SYDNEY (Reuters) — Australian employment surged past all expectations in November, rising the most in more than two years and extending a dream run of 14 straight months of gains, while the jobless rate remained near five-year lows.
Thursday's figures from the Australian Bureau of Statistics showed a lofty 61,600 net new jobs were added last month, compared with forecasts for an 18,000 rise and above an upwardly revised 7,800 gain in October.
To put things in perspective, a comparable increase in U.S. payrolls would be 736,000. Australia's annual jobs growth rate at 3.2 per cent is more than twice the U.S. pace of 1.4 per cent and the second fastest on record.
The strong set of numbers sent the Australian dollar higher by more than a quarter of a U.S. cent to $0.7673, a level not seen since early November.
The detail in Thursday's data was also upbeat with full-time jobs climbing 41,900, bringing gains since November 2016 to a blistering 304,600.
The unemployment rate stayed at 5.4 per cent as more people went looking for work, matching the lowest reading since February 2013. The participation rate hopped to 65.5 per cent, heights not seen since early 2011.
The data will be welcomed by the Reserve Bank of Australia (RBA) which is hoping the solid run in employment would ultimately lead to higher wages growth and inflation.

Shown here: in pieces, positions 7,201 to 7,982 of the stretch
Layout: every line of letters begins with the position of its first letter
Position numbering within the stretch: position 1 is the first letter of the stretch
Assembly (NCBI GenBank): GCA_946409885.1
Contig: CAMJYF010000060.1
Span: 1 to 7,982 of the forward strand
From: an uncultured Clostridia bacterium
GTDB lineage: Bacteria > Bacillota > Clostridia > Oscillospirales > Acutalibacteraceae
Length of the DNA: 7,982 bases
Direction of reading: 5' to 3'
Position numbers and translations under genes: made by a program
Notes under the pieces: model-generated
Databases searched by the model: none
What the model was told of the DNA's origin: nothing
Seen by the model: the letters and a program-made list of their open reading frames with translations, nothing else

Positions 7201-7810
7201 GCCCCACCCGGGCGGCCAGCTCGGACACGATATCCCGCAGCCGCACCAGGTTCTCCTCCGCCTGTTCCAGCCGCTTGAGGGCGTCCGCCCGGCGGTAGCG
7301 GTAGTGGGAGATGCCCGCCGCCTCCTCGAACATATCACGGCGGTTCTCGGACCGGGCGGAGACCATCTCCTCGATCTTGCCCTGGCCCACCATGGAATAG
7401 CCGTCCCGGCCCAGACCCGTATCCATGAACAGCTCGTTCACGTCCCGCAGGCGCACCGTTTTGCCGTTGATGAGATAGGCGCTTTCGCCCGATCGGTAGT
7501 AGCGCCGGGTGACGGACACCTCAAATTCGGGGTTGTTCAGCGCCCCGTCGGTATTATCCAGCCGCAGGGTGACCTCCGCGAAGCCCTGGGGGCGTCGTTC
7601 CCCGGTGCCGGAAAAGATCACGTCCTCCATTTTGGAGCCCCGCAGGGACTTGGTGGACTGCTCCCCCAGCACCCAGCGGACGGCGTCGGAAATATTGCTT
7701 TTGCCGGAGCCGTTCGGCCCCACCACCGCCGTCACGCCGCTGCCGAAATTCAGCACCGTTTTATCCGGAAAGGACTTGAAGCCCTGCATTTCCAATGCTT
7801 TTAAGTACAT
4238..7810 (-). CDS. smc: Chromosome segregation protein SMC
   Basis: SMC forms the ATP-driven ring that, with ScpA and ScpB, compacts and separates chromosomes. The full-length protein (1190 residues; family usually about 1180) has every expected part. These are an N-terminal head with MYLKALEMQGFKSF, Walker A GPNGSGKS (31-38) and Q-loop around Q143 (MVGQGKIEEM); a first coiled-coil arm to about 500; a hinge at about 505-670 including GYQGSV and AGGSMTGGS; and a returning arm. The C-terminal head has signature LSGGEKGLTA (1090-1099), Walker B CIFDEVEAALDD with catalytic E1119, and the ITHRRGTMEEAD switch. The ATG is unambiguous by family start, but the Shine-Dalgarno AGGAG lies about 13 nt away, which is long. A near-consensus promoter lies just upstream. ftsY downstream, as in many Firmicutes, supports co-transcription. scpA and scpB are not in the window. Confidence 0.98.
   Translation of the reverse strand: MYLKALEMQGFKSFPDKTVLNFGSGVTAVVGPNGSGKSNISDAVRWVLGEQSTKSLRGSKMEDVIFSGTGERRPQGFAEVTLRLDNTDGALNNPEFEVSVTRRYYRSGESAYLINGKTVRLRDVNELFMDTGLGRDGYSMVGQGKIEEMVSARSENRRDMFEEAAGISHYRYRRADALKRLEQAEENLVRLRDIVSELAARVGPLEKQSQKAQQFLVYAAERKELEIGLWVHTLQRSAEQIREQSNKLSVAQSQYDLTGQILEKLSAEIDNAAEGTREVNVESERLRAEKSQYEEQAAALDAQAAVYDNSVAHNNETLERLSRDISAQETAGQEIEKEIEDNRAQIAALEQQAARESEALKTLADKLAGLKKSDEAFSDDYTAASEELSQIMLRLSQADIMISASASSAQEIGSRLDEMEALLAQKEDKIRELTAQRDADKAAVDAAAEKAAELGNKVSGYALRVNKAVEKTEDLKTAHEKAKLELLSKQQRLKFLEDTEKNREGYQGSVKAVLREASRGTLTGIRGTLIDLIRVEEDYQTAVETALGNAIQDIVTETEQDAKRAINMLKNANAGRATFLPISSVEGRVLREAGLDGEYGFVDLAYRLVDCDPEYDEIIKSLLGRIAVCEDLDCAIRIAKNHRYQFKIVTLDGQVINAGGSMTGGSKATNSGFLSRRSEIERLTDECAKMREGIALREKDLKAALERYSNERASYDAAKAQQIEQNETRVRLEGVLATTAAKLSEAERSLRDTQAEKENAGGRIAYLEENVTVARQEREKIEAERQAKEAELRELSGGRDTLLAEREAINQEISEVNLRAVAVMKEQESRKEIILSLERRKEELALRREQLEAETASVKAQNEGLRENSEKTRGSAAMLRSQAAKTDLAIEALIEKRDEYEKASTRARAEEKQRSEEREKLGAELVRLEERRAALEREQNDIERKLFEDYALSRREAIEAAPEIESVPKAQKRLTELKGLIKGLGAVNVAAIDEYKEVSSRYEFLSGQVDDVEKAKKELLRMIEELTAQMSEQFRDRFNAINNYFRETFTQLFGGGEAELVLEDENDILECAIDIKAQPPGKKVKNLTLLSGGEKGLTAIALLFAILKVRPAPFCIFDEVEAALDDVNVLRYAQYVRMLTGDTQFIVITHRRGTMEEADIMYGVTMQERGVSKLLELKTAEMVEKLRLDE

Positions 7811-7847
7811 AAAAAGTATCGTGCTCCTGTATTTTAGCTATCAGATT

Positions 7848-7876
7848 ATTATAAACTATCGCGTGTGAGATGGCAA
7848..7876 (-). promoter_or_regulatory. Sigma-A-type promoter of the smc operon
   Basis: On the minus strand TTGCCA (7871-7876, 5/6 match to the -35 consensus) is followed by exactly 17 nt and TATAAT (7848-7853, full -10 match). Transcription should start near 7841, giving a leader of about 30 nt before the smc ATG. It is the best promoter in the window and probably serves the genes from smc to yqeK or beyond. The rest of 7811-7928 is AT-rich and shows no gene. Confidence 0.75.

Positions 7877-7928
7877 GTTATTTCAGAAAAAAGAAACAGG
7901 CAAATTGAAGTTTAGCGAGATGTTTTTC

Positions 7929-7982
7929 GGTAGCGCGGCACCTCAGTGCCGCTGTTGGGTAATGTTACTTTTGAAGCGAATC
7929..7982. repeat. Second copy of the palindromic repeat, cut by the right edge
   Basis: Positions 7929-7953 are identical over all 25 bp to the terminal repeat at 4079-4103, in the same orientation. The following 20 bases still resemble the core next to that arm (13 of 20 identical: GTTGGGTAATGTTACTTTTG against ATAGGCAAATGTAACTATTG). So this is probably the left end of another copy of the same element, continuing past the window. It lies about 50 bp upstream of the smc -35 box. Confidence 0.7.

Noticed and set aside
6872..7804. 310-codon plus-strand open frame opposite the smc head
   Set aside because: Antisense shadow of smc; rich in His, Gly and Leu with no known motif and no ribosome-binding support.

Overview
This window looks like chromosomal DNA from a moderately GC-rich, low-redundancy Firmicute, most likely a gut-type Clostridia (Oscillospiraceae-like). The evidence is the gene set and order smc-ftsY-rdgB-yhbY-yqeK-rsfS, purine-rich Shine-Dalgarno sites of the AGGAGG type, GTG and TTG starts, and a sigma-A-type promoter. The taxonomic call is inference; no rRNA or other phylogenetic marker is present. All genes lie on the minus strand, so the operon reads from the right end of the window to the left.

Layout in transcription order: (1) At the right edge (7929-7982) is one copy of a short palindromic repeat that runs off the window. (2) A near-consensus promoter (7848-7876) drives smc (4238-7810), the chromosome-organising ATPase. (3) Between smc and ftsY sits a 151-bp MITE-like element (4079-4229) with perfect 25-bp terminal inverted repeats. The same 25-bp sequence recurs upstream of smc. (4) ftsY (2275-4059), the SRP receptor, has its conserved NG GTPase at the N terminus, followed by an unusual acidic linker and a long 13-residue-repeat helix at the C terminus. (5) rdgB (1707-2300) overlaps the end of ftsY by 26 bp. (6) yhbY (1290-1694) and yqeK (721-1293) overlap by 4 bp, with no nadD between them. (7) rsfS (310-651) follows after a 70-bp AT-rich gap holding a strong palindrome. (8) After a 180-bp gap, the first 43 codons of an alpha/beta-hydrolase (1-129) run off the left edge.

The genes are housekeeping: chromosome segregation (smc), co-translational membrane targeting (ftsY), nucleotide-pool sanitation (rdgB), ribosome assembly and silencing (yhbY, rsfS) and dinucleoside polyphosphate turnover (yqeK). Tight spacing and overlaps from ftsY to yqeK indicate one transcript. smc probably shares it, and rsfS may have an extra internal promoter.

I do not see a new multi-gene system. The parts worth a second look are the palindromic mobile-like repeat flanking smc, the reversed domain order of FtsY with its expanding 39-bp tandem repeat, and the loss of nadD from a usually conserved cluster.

Yet, interest rate futures still imply an increase in the 1.50 per cent cash rate is months away, with a hike not fully priced in until early 2019.
"There is still some slack in the labor market and further jobs gains are required to lift wages," said Ryan Felsman, Sydney-based senior economist at CommSec.
While firms are scooping up workers, they are not so keen on paying them more, leaving wage growth near record lows and putting an unwelcome cap on consumer spending and inflation.
"The wages growth puzzle still needs to be resolved before the Reserve Bank moves interest rates," Felsman added. "Therefore, official interest rates are unlikely to change until at least late next year."
The scrooge-like pace of wage rises is a major reason the Reserve Bank of Australia (RBA) last month forecast core inflation would not reach the floor of its 2 to 3 per cent target band until early 2019, a year later than previously hoped.
Wages growth is crawling at 2.0 per cent, only a sliver above inflation of 1.8 per cent. That is curtailing the spending power of Australian consumers who are already saddled with a mountain of debt.
Australia's biggest department store Myer Holdings on Thursday issued a profit warning just 10 days before Christmas, saying a slump in customer footfall would make first-half earnings "substantially lower" than a year ago.
Figures out last week showed Australia's economy accelerated at an annual 2.8 per cent pace in the third quarter, but household consumption, which accounts for 58 per cent of the country's gross domestic product, rose just 0.1 per cent.
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